While the turret lathe in its perfected form is now a complete machine, the turret idea was first applied to engine lathes, and turret attachments are so universally popular that most of the lathe manufacturers now make them of dimensions suitable for their lathes, and attach them either to the lathe carriage or to a special bed which may be fastened to the lathe bed upon the removal of the tail-stock. A great variety of work may be done in the turret lathe, its principal rival being the automatic screw machine, whose economy lies principally in the fact that one operator may take care of a number of machines, each of these machines depending principally for their success upon the turret with its multiplicity of tools. And this idea of a turret carrying from four to eight tools is applied in a great variety of ways and to a large variety of machines on account of the ease with which any desired tool may be brought into a working position.

Fig. 24.   A Turret Lathe.

Fig. 24. - A Turret Lathe.

The head-stock of a turret lathe is made in several ways, from that of a plain head without back gears to one with a large variety of speeds, controlled by handles operating clutches, or friction driving devices, or both, and which may be operated while the machine is in motion. In some cases the head-stock is cast in one piece with the bed, in others fitted to it in a similar manner to that of an ordinary lathe. In still others the head has a transverse movement on the bed upon which it slides and its movement is easily controlled by the operator.

The turret is designed and constructed in a variety of forms, but principally either circular or hexagonal. It is mounted usually in a horizontal position, that is with its axis vertical, but still in some of the best machines, notably the Gisholt, it is pivoted in an inclined position, the object being to bring the long tools, made necessary by a large machine, up out of the way of the operator as they swing over the front of the machine.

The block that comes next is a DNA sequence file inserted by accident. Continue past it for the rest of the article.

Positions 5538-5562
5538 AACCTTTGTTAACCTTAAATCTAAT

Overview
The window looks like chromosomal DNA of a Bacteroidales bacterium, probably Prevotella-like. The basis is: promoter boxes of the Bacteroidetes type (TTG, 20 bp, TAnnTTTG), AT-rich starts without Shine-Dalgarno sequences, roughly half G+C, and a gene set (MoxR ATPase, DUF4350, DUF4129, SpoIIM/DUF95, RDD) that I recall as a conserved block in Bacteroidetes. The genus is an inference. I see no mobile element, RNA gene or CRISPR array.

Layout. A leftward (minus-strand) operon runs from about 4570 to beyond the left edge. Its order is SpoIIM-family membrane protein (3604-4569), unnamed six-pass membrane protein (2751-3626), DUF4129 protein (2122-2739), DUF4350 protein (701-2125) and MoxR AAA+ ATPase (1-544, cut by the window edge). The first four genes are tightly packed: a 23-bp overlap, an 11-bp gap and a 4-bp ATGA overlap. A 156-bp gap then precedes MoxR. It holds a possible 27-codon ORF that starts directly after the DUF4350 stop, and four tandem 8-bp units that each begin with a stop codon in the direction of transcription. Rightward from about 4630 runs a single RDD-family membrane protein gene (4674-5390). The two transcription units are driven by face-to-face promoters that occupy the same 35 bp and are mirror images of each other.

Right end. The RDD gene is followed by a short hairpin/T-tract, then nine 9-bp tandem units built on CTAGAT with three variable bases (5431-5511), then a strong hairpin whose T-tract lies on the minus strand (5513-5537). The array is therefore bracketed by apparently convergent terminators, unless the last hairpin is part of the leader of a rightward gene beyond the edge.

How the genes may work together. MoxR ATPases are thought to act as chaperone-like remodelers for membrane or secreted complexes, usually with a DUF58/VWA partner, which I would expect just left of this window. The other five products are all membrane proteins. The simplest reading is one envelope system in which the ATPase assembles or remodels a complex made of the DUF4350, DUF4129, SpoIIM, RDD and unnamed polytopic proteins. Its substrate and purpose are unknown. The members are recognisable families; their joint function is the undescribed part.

In the smaller hand machines and in many of the turrets furnished upon ordinary engine lathes the turrets are rotated by hand as each change is required, but in the larger and more complete machines the sliding movement of the turret effects its rotation at the proper time near its extreme rear position.

There is no carriage, properly so called, upon a regular turret lathe. A cutting-off slide carrying two tool-posts, one in front and one in the rear, serve to carry a cutting-off tool and a facing tool, or one for doing forming within certain limits. The spindle being hollow, and a large part of the work of the turret lathe adapted for steel work being made direct from the bar, these tools are very useful.

Some turret lathes are particularly adapted for a large variety of chucking and forming work, which they perform very accurately and economically, an elaborate system of stops for the turret slide rendering them very efficient for this work.

The tools that may be used in a turret are almost without number, and the expert operator readily attacks the most complicated pieces and brings them out with excellent finish and with surprising accuracy. Internal and external threads are readily cut very true to size and with rapidity.

The screw machine is very closely allied to the turret lathe, so called, and the smaller sizes are fitted with what is called a "wire feed," which will automatically feed in the bar against the turret stop as soon as it is released by opening the chuck. This is in the hand screw machine. In the automatic screw machine all these movements are made automatically when once the machine is set up, the tools properly adjusted, the bar of stock once introduced and the machine started, and, barring accidents, the machine continues to run, dropping its work into a pan as it is completed and cut off, until the bar of stock is almost entirely used up.

Multiple spindle lathes are usually those having two spindles. These may be side by side for the purpose of performing two similar operations simultaneously; or one spindle may be considerably higher than the other, above the bed, thus giving two different capacities as to the diameter of work that can be accommodated on the same lathe; the larger swing being frequently used for boring or similar work. Notably of this type of lathe is that put in the market by J. J. McCabe.

While the general and well-marked types of lathes have been specified in this classification it must not be understood that the list is complete, as there are many special lathes, each of excellent mechanism and well adapted to the special work for which it is designed, that do not appear here, and that it is manifestly impossible to classify and describe in detail. Frequently they may be assigned to some one of the classes or sub-divisions here set forth, as all lathes must partake in some respect of the essential parts of those described.

Further on in this work many practical examples of the lathes described in this chapter will be found, their builders' names being given and their particular features pointed out and commented upon, and to them the reader is referred for the better examples of each of the classes enumerated in this chapter.